Get Your Free e-Book Today!

How To Make Homemade Baby Food: Fruits

Few things taste better than fresh fruit. Sure, chocolate is divine, but a fresh, juicy strawberry? Heavenly! And we bet your baby agrees. She’s bound to love the natural sweetness of fruit, and you’re bound to love the loads of vitamins and minerals that fresh fruit provides.

One of the best ways to ensure that your baby is getting plenty of fresh fruit in her diet is to make some fruit purees yourself. Use the recipes below to get started.

For information on when to introduce specific fruits into your baby’s diet, along with serving sizes, visit our solid food charts.

For information on whether or not you should invest in organic fruits, visit our post comparing organic and non-organic products.

For tips on how to cook your fruit, visit our cooking techniques page.

For tips on how to puree your fruit, visit our pureeing techniques page.

Let’s get cooking!

Mashed Bananas/Avocados (introduce at 4-6 months)

Prep Time: 5 minutes

Yield: approximately 1/2 cup

Serving Size: 1-2 T (younger babies) 3-6 T (older babies)

Mashed Bananas/Avocados (introduce at 4-6 months)

To pick a ripe avocado: look for avocados with dark green skin. You can also check for ripeness by doing a “thumb test.” Press the avocado with your thumb; if it leaves a small indentation, the avocado’s ripe.

Ingredients

  • 1 ripe banana (ripe bananas work best; they mash easily and tend to have a sweeter flavor.)
  • OR
  • 1 ripe avocado (see note for information on how to choose a ripe avocado.)

Instructions

  1. Peel the banana. If using an avocado, cut the avocado in half and remove the stone in the center. Cut the banana into several large chunks, and place the chunks in a small dish. If using an avocado, scoop the avocado from the skin using a spoon.
  2. Mash the banana or avocado with a fork or a potato masher. You can thin with breastmilk or formula, if necessary.

Notes

You can freeze mashed banana of avocado the same way you’d freeze any other fruit puree. You’ll simply need to add a little lemon juice to prevent browning. However, given how easy it is to mash bananas and avocados, you’ll probably prefer to make them fresh each time you serve them to your baby.

 

Homemade Applesauce (introduce at 4-6 months)

Prep Time: 10 minutes

Cook Time: 20 minutes

Total Time: 30 minutes

Yield: approximately 1-3 cups (depending on number of apples used)

Serving Size: 1-2 T (younger babies) 3-6 T (older babies)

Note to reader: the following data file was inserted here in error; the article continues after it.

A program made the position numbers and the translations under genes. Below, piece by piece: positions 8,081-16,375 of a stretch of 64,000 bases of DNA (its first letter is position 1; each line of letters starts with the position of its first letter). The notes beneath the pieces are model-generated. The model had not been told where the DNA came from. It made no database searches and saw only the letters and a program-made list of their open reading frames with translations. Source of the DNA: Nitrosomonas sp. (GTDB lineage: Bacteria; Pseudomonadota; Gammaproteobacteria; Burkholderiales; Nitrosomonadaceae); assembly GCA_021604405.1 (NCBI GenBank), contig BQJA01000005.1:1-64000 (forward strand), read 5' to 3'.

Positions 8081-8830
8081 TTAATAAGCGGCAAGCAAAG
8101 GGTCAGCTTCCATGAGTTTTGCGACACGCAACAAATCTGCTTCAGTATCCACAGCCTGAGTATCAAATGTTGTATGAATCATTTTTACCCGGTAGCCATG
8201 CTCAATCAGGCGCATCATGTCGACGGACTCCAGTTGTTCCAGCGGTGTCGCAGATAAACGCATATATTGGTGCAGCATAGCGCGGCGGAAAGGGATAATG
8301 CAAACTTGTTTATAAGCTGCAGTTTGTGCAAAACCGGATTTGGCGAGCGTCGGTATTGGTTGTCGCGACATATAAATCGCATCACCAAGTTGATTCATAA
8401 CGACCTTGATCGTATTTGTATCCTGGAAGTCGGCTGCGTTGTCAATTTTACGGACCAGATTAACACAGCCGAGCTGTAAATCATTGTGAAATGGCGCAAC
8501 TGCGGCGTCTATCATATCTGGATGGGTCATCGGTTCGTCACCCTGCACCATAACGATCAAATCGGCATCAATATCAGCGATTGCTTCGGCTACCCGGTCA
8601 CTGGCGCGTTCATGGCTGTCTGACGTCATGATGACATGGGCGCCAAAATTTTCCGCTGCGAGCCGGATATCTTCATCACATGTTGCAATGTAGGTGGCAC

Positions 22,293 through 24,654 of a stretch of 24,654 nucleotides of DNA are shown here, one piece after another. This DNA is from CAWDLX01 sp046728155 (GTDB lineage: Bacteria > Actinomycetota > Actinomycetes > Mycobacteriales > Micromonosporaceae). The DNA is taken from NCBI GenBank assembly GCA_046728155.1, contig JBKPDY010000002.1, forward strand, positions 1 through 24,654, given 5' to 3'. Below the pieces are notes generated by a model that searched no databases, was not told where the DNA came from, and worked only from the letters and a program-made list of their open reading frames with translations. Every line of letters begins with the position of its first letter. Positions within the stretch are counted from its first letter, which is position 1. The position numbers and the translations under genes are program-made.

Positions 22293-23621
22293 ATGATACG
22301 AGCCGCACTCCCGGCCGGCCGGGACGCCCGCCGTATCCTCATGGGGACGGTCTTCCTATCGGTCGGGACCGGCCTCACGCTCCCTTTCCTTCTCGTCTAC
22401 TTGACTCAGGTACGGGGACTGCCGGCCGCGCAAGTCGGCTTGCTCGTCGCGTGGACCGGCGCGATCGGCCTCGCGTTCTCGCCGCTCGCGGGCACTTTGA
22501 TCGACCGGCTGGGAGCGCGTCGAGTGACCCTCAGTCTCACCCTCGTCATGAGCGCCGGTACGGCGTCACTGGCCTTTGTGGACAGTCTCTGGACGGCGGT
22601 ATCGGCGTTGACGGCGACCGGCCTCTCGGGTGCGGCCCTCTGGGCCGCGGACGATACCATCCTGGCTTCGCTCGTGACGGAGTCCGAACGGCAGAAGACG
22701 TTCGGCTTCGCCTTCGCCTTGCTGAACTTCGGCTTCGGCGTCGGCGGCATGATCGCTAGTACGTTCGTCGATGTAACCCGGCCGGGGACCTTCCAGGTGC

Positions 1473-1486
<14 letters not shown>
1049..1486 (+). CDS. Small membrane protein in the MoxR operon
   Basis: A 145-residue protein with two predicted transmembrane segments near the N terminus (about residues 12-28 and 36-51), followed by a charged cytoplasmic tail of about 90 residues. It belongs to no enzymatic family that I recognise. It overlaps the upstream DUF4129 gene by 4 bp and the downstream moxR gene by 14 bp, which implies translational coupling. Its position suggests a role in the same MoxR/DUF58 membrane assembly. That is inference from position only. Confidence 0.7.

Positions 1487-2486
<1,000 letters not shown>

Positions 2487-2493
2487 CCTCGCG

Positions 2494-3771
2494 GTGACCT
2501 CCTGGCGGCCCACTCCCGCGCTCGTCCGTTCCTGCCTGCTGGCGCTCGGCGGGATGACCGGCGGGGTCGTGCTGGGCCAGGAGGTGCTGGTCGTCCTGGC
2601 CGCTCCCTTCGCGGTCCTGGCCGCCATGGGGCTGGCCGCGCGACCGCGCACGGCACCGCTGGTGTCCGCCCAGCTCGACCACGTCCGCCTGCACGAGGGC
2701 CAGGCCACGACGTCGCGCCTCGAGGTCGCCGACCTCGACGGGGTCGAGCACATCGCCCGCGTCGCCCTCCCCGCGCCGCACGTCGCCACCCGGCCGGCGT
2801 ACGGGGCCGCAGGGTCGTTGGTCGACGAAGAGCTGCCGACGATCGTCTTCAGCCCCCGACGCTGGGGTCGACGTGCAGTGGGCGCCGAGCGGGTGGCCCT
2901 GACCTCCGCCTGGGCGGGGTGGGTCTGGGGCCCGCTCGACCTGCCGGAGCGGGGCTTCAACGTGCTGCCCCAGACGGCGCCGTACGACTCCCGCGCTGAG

Homemade Applesauce (introduce at 4-6 months)

Ingredients

  • Several apples (cooking apples are best, as they retain their flavor and texture better. Click here for a listing of good cooking apples.)

Instructions

  1. Wash, peel, and core the apples. Then, cut the apples into medium-sized chunks.
  2. Boil or steam apple chunks until tender. If boiling, reserve the cooking water.
  3. Allow apples to cool; then, puree them, adding breastmilk, formula, or water (use cooking water if apples were boiled) to achieve your desired consistency.

Notes

Applesauce is one of the few store-bought products that’s almost identical to the homemade version. If you simply don’t have time to make your own applesauce, buying it is perfectly okay, so long as you buy the “good” kind! Look for applesauce that’s labeled “natural” or “no sugar added”. The only ingredients listed should be apples, water, and ascorbic acid (Vitamin C). Avoid applesauce that has any added flavors or sugars (like high fructose corn syrup).

 

Homemade Pear Puree (introduce at 4-6 months)

Prep Time: 10 minutes

Cook Time: 20 minutes

Total Time: 30 minutes

Yield: approximately 1-3 cups (depending on number of pears used)

Serving Size: 1-2 T (younger babies) 3-6 T (older babies)

Homemade Pear Puree (introduce at 4-6 months)

Ingredients

  • Several ripe pears

Instructions

  1. Wash, peel, and core the pear. Then, cut the pear into medium-sized chunks.
  2. Boil or steam the pear chunks until tender. If boiling, reserve the cooking water.
  3. Allow pears to cool; then, puree them, adding breastmilk, formula, or water (use cooking water if pears were boiled) to achieve your desired consistency.

 

Homemade Peach, Nectarine, Apricot, or Plum Puree (introduce at 7-8 months)

Prep Time: 10 minutes

Cook Time: 30 minutes

Total Time: 40 minutes

Yield: approximately 1-3 cups (depending on amount of fruit used)

Serving Size: 1-2 T (younger babies) 3-6 T (older babies)

Homemade Peach, Nectarine, Apricot, or Plum Puree (introduce at 7-8 months)

Ingredients

  • Several ripe peaches, nectarines, or plums

Instructions

    Baking Method:
  1. Wash fruit. Cut in half and remove the pit from the center.
  2. Pour 1/2 an inch of water into a baking dish; place fruit cut-side down in dish.
  3. Bake at 375 - 400 until the fruit is tender and the skin begins to pucker and wrinkle.
  4. Peel skin from fruit. (If the skin seems soft enough, you can simply leave it on).
  5. Allow fruit to cool; then, puree it, adding breastmilk, formula, or water to achieve your desired consistency.